SPENCE, THOMAS (1750-1814), inventor of a system of land nationalization, was born at Newcastle-on-Tyne on the 21st of June 1750, the son of a Scottish netmaker and shoemaker. A dispute in connexion with common land rights at Newcastle impelled him to the study of the land question. His scheme was not for land nationalization proper, but for the establishment of self-contained parochial communities, in which rent paid to the corporation, in which the absolute ownership of the land was vested, should be the only tax of any kind. His pamphlet, The Meridian Sun of Liberty, which was first hawked in Newcastle, appeared in London in 1793; it was reissued by Mr H. M. Hyndman under the title of The Nationalization of the Land in 1775 and 1882. Spence presently left Newcastle for London, where he kept a bookstall in High Holborn. In 1784 he spent six months in Newgate gaol for the publication of a pamphlet distasteful to the authorities-, and in 1801 he was sentenced to twelve months' imprisonment for seditious libel in connexion with his pamphlet entitled The Restorer of Society to its Natural State. He died in London on the 8th of September 1814. His admirers formed a " Society of Spencean Philanthropists," of which some account is given in Harriet Martineau's England During the Thirty Years' Peace.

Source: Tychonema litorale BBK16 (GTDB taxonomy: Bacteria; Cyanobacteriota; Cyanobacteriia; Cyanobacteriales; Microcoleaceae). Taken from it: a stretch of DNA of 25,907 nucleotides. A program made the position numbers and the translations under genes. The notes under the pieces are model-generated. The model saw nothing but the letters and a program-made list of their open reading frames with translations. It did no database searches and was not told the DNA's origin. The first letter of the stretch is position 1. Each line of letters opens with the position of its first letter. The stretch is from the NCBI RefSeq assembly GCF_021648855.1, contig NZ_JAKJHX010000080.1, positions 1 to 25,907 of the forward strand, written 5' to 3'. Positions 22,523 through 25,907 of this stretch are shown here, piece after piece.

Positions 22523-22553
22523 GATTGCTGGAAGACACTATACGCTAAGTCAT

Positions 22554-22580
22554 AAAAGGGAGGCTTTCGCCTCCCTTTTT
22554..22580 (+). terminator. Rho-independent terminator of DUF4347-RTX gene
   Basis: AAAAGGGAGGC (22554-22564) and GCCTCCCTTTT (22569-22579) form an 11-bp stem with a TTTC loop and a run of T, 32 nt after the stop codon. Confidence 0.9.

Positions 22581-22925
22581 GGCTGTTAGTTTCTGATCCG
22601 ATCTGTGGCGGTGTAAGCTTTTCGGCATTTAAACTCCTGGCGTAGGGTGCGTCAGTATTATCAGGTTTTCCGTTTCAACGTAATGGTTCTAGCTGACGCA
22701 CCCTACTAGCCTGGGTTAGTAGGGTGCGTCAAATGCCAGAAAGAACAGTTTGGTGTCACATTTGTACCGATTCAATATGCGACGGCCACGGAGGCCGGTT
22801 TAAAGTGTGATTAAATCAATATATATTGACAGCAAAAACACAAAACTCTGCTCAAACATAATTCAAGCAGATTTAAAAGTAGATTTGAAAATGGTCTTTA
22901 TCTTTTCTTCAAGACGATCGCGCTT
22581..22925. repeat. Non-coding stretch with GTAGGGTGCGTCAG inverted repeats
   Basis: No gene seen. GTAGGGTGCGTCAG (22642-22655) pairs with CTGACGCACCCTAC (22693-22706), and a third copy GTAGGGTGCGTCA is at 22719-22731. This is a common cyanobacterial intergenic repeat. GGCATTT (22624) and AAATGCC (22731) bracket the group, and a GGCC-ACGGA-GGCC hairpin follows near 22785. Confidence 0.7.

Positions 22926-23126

See also Davenport, Life, Writings and Principles of Thomas Spence (London, 1836).
Note - this article incorporates content from Encyclopaedia Britannica, Eleventh Edition, (1910-1911)